In August 2016, a family won their legal battle to overturn their brother’s will after it was found that the deceased, David Poole, did not know and approve the content of the will.
Suspicions were raised by the family when they were informed that the deceased had changed his will shortly before he died. The new will, created in December 2012, left 95% of his £1.1 million estate to his carer. This was in stark contrast to his previous will created just ten months earlier, in February 2012, which left 60% of his estate to charity.
The family fought a three-year legal battle arguing that the deceased did not have the required capacity to create a will and that, even if he did, he did not know and approve of its content. The will was created by the deceased’s carer using an online service.
His Honourable Judge Cooke, deciding the case, was not satisfied that the deceased had insufficient capacity, as he had undergone medical assessment for his previous will earlier that same year. However, he was able to find in favour of the family, declaring the December 2012 will invalid. This was on the grounds that the deceased did not know and approve its content as it was not clear that the deceased had read his will before it was signed or that he understood its content.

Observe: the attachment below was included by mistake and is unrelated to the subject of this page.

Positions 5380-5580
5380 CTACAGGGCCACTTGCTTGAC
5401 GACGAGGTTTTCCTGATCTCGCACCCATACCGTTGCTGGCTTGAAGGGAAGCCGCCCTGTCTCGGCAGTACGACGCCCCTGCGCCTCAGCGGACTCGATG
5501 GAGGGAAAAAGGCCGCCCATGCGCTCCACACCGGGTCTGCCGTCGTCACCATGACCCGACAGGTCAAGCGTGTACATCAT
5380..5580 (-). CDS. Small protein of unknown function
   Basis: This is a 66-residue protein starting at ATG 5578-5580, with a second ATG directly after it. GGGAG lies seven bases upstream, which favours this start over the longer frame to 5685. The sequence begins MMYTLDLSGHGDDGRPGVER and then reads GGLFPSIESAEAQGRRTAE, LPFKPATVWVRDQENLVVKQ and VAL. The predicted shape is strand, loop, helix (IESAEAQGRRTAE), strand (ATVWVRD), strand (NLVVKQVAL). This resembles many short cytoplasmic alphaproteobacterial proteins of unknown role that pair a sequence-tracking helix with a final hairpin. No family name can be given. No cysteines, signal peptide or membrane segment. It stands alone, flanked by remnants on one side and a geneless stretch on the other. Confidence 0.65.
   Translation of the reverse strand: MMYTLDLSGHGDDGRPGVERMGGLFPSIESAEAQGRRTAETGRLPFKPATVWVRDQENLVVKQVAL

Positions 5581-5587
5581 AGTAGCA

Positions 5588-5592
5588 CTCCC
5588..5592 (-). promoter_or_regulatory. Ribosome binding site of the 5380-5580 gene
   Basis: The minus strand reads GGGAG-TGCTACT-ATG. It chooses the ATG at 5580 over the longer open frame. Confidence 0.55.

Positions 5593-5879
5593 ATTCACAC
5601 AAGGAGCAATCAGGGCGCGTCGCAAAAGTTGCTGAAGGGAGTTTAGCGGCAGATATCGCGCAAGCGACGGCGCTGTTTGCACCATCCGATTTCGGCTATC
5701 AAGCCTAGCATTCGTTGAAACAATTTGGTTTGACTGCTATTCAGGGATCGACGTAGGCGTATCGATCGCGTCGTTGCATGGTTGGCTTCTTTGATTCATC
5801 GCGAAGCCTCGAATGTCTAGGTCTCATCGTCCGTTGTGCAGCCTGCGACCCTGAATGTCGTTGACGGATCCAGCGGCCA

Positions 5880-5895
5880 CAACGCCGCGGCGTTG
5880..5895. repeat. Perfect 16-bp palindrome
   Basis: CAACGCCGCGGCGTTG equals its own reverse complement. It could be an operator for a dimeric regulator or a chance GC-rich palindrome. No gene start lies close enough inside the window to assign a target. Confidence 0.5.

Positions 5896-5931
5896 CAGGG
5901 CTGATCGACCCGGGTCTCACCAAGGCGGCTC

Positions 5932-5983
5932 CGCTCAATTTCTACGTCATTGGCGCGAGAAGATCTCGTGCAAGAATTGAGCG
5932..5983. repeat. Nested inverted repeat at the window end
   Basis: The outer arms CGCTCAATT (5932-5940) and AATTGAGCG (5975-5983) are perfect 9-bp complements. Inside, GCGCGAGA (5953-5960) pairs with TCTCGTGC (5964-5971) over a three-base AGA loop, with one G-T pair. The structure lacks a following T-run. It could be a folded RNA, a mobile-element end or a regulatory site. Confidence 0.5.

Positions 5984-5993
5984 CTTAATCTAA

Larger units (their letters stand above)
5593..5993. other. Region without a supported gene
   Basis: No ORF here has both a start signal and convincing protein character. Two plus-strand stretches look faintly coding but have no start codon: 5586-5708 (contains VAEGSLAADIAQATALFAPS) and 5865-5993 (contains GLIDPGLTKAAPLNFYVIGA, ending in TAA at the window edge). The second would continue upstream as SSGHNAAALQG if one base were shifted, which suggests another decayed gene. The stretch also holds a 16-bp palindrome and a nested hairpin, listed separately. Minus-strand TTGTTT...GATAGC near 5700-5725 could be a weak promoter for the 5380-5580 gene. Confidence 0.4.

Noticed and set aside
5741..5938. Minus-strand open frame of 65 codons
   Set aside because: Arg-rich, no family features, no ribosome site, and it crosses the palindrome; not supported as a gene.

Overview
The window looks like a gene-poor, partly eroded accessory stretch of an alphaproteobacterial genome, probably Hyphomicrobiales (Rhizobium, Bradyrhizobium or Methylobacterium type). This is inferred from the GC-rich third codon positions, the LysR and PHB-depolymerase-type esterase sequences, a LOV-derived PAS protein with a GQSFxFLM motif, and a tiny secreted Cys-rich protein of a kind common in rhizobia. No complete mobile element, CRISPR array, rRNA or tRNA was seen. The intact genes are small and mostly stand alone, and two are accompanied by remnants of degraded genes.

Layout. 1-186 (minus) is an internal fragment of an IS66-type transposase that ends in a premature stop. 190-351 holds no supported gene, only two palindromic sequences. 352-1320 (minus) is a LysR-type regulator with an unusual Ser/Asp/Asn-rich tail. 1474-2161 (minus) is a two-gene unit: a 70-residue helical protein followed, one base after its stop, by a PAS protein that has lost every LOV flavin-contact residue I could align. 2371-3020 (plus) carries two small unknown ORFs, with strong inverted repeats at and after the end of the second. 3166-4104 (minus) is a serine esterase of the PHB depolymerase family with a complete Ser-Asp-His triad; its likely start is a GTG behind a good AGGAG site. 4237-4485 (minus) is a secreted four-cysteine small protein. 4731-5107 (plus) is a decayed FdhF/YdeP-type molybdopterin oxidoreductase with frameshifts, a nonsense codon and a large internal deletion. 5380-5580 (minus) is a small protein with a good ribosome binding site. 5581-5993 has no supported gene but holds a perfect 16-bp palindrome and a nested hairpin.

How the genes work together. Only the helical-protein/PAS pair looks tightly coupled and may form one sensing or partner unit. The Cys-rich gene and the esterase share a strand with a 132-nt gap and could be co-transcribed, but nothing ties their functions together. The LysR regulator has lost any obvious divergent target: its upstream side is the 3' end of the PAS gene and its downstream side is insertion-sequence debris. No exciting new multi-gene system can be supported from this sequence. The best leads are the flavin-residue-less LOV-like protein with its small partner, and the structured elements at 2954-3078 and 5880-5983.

The judge subsequently went on to find the February 2012 will valid.
It is noticeable that more and more cases are being brought through the courts due to concerns over the validity of the deceased’s will. Although it is never possible to guarantee that your will would not be challenged after you are gone, this case highlights the importance of getting good quality legal advice when considering what you would like to happen to your affairs after you are gone.